Honestly Hypocritical? Testing an Organisational Signalling Intervention to Increase Perceptions of Authenticity in Diversity Management

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With workforce diversity steadily increasing, most large organisations now take steps to manage diversity within their ranks. However, employees are often sceptical of the sincerity of these efforts; is the organisation authentically interested in the success and well-being of its diverse employees, or is it primarily concerned with positive PR and legal defensibility? Building on previous findings that perceived organisational authenticity (POA) plays a crucial role in the effectiveness of diversity and inclusion (D&I) initiatives, two between-subject experimental studies were conducted to test a potential organisational intervention. Methods: In Study 1 (N = 91), participants were shown a D&I webpage from a fictitious university along with faculty demographic information. The webpage expressed that diversity was highly valued. However, the demographic statistics were relatively homogenous, representing a mismatch between words and actions. In the second “honest hypocrite” condition, one sentence was added acknowledging this mismatch. Participants responded to items measuring POA, organisational commitment, and organisational identification. Study 2 (N = 182) replicated Study 1 with non-student participants and a non-university manipulation. Findings: An independent-samples T test found that the “honest hypocrite” condition resulted in significantly higher ratings of POA in both Study 1 t(89)=2.43, p=.017 and Study 2 t(180)=3.66, p<.001. Further, as predicted, a bootstrapped mediation analysis found that POA explained the relationship between organisational hypocrisy and both commitment and identification in both studies. Discussion: These studies further support the under-researched importance of perceived authenticity in D&I initiatives. Additionally, in finding support for the efficacy of an organisational intervention, they offer valuable practical guidance for organisations and managers alike.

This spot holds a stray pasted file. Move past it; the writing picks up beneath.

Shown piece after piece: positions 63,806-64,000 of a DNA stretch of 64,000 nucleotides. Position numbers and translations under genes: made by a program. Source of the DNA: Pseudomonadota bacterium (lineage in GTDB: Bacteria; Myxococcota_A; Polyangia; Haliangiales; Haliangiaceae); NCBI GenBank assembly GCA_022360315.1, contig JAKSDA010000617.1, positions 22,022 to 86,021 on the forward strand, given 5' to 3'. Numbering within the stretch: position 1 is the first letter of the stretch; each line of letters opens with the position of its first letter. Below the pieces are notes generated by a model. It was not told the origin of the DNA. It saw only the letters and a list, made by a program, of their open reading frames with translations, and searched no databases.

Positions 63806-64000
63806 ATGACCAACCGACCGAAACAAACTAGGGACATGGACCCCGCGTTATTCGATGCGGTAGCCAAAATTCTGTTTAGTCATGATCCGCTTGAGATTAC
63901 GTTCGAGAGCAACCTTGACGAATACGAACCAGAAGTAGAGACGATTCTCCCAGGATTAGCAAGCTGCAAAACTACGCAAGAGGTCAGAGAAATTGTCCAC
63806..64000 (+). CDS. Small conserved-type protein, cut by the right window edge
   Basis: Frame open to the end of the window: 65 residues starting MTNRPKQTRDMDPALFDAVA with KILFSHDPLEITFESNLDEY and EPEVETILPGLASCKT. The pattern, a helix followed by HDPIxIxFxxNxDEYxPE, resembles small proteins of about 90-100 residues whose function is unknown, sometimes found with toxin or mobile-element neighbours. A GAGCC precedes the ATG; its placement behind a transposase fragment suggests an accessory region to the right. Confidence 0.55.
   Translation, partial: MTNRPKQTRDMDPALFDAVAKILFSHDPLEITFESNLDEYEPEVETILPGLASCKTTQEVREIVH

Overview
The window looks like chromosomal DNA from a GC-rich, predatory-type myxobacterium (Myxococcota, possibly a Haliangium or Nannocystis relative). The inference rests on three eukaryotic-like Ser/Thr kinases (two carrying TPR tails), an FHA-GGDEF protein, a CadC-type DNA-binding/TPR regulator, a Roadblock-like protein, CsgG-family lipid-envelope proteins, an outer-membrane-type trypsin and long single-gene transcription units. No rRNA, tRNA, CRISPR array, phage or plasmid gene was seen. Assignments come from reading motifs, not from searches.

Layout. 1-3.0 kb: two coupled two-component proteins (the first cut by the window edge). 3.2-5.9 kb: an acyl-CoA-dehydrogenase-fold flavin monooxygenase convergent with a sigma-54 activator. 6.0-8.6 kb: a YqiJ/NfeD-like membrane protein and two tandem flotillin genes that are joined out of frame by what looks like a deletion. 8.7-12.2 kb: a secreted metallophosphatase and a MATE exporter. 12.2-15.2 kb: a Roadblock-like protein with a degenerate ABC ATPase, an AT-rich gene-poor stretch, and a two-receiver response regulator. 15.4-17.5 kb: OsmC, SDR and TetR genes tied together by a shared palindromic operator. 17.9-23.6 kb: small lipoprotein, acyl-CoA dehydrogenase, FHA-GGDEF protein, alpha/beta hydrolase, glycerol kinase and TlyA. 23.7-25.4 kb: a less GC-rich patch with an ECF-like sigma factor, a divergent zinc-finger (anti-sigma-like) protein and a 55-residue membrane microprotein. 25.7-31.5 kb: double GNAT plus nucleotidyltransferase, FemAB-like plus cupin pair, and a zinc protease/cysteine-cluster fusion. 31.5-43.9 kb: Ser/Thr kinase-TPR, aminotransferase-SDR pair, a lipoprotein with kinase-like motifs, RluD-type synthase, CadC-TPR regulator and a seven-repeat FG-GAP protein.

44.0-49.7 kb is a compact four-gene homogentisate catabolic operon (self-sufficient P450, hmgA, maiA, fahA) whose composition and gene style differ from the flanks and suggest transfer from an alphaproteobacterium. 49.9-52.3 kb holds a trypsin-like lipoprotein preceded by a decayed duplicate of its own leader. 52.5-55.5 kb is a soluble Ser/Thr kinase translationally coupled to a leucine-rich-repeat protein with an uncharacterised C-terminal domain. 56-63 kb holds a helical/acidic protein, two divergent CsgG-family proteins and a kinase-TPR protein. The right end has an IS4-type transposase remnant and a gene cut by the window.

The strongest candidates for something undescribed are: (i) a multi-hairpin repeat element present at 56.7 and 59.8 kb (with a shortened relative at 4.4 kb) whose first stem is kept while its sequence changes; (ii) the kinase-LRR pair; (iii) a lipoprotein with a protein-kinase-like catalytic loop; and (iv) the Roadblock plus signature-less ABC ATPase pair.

British Psychological Society Social Psychology Section Annual Conference 2019
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